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Electives - Neurosurgery

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ACE - A. I. in Neurosurgery

Elective Number: (Oasis E50a) 1801

Rotation Supervisor: Dr. Ashok Asthagiri

Coordinator: Karen Saulle, 982-3244, 3rd Floor Outpatient Clinic, Room 3518

Duration: Maximum 4 weeks, Minimum 2 weeks

Available: All rotations

Report to: Chief Resident(s)

Time to Report: 5:45 am

Typical Day: 6:00 am - 6:00 pm

Place to Report: 6th floor Hospital East, Dayroom 6806

Attendance: A student may not take time off during an ACE.

Attendance at elective activities is mandatory.

  • Anyone who is ill or has a personal or family emergency must contact Student Affairs and the Attending on Service.
  • Students are allowed to take off up to 1 day per week to interview between November 1 and February 1.
    • Specific days missed must be approved by the Attending on Service.

Number of students per rotation: 2 - 4

Course Description: An elective is offered on Neurosurgery for two - four students at a time for any period up to one month. Each student is assigned to the prime care of several patients and assumes major responsibility for their care. In addition to participation in daily clinical rounds, the student assists in the operating room and in the outpatient clinic. Informal teaching sessions focusing on the most common neurosurgical diseases are conducted three times a week. At the end of this rotation, the student will be able to discuss clinical presentation, radiological findings, surgical indications and basic surgical approaches to the most common neurosurgical diseases such as degenerative brain and pituitary tumors, intracranial aneurysms, carotid stenosis, spinal disease and hydrocephalus. There is night call once a week, weekend call and weekend rounds.

Learning objectives:

General Skills Topics:

  • The Neurological Examination:
    • perform a complete neurological examination including evaluation of mental status, speech, cranial nerve function, sensory and motor function, reflexes, cerebellar function and gait.
  • Fundamentals of Neuroimaging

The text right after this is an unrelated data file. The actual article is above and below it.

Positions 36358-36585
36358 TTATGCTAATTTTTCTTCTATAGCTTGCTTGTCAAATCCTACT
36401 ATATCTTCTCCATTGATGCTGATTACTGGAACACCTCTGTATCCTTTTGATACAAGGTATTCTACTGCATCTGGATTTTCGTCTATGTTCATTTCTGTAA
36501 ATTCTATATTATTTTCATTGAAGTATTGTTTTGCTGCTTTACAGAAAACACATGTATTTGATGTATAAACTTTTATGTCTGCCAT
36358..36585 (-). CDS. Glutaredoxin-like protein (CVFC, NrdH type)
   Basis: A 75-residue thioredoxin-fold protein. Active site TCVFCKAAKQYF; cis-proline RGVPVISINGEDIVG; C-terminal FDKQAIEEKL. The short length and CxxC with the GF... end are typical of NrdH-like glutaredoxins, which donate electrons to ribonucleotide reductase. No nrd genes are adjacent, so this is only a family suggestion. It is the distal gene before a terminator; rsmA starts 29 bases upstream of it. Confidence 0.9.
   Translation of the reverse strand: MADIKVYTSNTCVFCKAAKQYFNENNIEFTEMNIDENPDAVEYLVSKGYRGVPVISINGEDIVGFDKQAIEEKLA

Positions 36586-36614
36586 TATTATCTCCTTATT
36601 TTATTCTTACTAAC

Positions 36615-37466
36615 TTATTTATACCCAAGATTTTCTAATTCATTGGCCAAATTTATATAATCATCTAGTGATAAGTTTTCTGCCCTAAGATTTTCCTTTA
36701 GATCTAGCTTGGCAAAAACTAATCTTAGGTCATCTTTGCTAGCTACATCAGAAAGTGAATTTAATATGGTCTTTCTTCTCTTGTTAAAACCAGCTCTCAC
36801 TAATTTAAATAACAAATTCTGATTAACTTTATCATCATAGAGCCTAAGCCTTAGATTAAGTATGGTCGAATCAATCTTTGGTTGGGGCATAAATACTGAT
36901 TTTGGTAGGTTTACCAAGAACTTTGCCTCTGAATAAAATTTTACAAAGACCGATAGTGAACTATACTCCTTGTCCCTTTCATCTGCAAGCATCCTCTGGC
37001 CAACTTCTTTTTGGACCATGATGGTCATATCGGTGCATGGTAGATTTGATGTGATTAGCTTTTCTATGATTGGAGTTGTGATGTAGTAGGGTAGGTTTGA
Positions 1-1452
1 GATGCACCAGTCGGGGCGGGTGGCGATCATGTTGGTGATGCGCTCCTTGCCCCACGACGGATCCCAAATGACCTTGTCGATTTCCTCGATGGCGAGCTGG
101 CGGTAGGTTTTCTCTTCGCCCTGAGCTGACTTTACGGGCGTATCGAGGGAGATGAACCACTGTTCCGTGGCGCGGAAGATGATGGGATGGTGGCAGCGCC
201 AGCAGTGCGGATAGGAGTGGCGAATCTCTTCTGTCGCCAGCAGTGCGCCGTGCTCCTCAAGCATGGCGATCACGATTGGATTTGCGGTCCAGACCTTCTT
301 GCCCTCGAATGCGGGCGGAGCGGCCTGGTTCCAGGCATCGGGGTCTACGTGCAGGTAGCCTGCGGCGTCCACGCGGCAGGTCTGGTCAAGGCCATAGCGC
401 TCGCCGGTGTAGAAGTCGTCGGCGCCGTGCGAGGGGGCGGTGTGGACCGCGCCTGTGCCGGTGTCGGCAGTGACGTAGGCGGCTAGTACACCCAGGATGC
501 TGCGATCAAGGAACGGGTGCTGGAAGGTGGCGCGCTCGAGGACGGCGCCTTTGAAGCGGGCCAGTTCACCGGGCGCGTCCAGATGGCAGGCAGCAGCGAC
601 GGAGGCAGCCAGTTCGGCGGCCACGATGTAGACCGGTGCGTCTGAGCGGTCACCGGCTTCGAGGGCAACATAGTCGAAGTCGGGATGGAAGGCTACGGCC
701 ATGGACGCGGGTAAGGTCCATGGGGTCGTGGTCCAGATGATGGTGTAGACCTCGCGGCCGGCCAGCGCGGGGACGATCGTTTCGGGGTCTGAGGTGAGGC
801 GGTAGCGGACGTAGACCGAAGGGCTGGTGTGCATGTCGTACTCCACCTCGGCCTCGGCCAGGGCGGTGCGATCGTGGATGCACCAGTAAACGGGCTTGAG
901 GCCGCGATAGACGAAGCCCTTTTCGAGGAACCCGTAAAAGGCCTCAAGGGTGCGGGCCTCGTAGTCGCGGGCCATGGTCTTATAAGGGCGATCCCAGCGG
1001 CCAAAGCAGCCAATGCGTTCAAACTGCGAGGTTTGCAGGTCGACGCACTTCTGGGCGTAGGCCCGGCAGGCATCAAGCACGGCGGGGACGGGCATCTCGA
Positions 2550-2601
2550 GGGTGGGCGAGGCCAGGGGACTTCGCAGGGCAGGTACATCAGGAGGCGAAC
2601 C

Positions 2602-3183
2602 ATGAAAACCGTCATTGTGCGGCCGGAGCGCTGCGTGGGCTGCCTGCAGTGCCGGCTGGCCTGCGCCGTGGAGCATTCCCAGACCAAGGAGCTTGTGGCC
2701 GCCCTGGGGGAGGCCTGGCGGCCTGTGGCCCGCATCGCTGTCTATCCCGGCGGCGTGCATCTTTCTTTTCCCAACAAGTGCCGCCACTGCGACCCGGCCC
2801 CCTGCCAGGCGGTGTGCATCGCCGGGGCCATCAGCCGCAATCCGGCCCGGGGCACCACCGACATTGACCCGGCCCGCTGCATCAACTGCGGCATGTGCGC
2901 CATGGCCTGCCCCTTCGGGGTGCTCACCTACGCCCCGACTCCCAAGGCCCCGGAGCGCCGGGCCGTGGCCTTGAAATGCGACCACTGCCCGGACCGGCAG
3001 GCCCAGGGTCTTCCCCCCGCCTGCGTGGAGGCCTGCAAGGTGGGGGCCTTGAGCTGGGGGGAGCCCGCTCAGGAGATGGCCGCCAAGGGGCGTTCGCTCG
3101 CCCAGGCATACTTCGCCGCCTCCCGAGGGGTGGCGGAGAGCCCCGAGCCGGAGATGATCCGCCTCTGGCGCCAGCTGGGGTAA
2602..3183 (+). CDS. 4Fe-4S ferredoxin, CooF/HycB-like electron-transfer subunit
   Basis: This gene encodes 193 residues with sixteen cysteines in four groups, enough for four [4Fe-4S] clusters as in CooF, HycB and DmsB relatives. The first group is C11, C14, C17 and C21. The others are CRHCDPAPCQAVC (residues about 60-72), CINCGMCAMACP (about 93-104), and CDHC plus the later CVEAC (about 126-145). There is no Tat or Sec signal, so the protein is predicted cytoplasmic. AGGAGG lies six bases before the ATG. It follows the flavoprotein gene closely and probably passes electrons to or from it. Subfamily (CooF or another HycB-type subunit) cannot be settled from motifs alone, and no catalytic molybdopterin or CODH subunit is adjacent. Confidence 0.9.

• distinguish between blood, air, CSF and bone on computed tomographic (CT) scans
    • recognize characteristics of basic magnetic resonance imaging sequences including T1- adnd T2-weighted sequences
    • recognize spine fractures and dislocations
    • recognize specific disease entities listed below such as epidural, subdural and intracerebral hematomas, subarachnoid hemorrhage, brain tumors and hydrocephalus
  • Intracranial hypertension
    • understand the pathophysiology of raised intracranial pressure, cerebral perfusion pressure and the influence of blood pressure, blood gases, and fluid and electrolyte balance
    • recognize the clinical manifestations of acute brain herniation including the Cushing reflex, midbrain effects and vital signs.
    • appreciate the impact of focal mass lesions, structural shifts and their consequences.

Intracranial Disease Topics

  • Diagnosis and Managment of Head Trauma
    • understand and demonstrate application of the Glasgow Coma Scale
    • recognize the presentation of brain herniation syndromes in the setting of trauma
    • demonstrate the ability to initiate management of raised intracranial pressure in head trauma
    • recognize and initiate management of concussion, brain contusion and diffuse axonal injury
    • recognize and initiate management of acute epidural, subdural hematoma including surgical indications
    • recognize and initiate management of penetrating head trauma including gunshot wounds
    • understand the principles of managment of open, closed and basilar skull fractures, including cerebrospinal fluid leak, and chronic subdural hematoma (in children and adults).
  • Diagnosis and Managment of Brain Tumor and Abscess
    • understand the relative incidence and location of the major types of primary and secondary brain tumors
    • recognize the general clinical manifestations of brain tumors (focal deficit, mass effect, supratentorial versus infratentorial)
    • appreciate specific syndromes of presentation: extra-axial (cerebellopontine angle, pituitary, frontal...) and intra-axial
    • understand the diagnostic tools that are currently used for evaluation (laboratory tests, radiology, biopsy)
    • understand broad treatment strategies in the treatment of tumors (surgery, radiosurgery, radiation and chemotherapy)
    • recognize the clinical manifestations of abscess and focal infections due to local spread, hemotogenous disease associated with immune deficiency, and how they differ and mimic brain tumors
    • understand the general principles in the treatment of abscess and focal intracranial infections
  • Diagnosis and Managment of Headaches
    • understand the major causes of intracranial hemorrhage including vasculopathy in the elderly (hypertension and amyloidosis), aneurysm, vascular malformation, tumor, drugs and coagulapathy